Acronymic mnemonics

Yesterday, in “One Big Happy mnemonics”, the distinction between expression mnenomics and name, or acronymic mnemonics, providing three spectacular examples of the former for spelling English words: among them, for ARITHMETIC:

 rat iTom’s house might eat Tom’s ice cream.

Now, a revisit to my 9/8/10 posting “NICE ‘n’ RICE”, with examples of the latter type.

From that posting:

NICE is the syntactician’s — especially the phrase structure grammarian’s — acronym for (some of) the most salient characteristics of English auxiliary verbs, characteristics that set them apart from main verbs. All in nouns:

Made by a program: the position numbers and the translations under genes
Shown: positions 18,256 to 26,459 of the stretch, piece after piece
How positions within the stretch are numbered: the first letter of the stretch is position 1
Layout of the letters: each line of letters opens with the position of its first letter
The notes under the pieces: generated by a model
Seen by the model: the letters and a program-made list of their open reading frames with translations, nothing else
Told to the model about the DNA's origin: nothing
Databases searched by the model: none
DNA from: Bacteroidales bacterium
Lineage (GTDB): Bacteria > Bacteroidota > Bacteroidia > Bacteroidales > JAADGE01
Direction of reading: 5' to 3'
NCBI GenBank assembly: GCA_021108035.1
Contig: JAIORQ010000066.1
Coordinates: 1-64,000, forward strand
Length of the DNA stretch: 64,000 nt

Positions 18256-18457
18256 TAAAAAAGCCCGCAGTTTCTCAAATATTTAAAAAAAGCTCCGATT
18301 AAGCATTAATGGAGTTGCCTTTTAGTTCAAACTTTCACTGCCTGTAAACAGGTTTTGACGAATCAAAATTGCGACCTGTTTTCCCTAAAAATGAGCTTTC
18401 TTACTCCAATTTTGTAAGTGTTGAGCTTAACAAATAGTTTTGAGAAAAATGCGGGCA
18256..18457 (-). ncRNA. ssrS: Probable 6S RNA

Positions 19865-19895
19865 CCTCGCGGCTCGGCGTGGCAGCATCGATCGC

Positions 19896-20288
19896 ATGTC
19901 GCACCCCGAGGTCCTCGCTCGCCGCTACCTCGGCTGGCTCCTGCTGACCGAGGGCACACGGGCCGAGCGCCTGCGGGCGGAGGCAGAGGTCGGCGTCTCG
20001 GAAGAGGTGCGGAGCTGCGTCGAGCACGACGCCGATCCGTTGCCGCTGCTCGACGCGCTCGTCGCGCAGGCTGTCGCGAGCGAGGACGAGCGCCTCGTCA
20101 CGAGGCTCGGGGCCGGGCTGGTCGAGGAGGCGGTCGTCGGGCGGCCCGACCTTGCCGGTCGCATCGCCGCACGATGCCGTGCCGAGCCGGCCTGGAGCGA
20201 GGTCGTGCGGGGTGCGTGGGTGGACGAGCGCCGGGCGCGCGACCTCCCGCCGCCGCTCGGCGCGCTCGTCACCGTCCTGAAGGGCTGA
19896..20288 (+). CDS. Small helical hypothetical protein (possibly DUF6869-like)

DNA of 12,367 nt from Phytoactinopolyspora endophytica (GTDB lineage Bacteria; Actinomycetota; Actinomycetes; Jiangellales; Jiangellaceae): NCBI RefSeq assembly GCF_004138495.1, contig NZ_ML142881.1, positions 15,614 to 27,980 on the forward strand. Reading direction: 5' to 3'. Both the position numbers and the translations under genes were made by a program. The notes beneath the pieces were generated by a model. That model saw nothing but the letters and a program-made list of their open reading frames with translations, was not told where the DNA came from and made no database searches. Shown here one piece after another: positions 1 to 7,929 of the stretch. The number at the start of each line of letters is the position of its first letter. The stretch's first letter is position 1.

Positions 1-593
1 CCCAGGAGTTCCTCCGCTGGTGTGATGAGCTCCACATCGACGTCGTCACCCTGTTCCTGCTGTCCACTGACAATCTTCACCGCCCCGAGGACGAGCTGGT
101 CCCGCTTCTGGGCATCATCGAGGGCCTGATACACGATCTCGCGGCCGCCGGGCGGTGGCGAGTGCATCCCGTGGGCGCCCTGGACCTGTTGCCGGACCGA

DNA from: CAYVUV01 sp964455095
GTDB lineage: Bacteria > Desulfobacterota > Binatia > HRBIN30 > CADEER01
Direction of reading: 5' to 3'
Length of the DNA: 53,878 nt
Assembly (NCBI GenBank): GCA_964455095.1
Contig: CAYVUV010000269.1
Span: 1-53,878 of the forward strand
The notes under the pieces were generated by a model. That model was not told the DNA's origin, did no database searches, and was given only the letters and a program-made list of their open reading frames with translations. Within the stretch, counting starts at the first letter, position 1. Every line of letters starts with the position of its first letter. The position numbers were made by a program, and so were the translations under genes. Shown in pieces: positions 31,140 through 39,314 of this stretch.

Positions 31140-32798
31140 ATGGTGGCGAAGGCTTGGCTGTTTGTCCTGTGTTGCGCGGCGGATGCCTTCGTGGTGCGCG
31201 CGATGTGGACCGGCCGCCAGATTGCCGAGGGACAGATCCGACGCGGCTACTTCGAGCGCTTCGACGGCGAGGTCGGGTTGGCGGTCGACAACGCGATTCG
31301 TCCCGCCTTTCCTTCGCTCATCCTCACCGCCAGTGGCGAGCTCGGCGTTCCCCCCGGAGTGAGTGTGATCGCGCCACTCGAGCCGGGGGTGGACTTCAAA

Negation (with following not or n’t)
Inversion (in yes-no questions and other constructions)
Contraction (with a preceding word)
Ellipsis (of the complement: VPE)

… RICE — the orthopedists’ acronym for treating sprains and strains. All in verbs:


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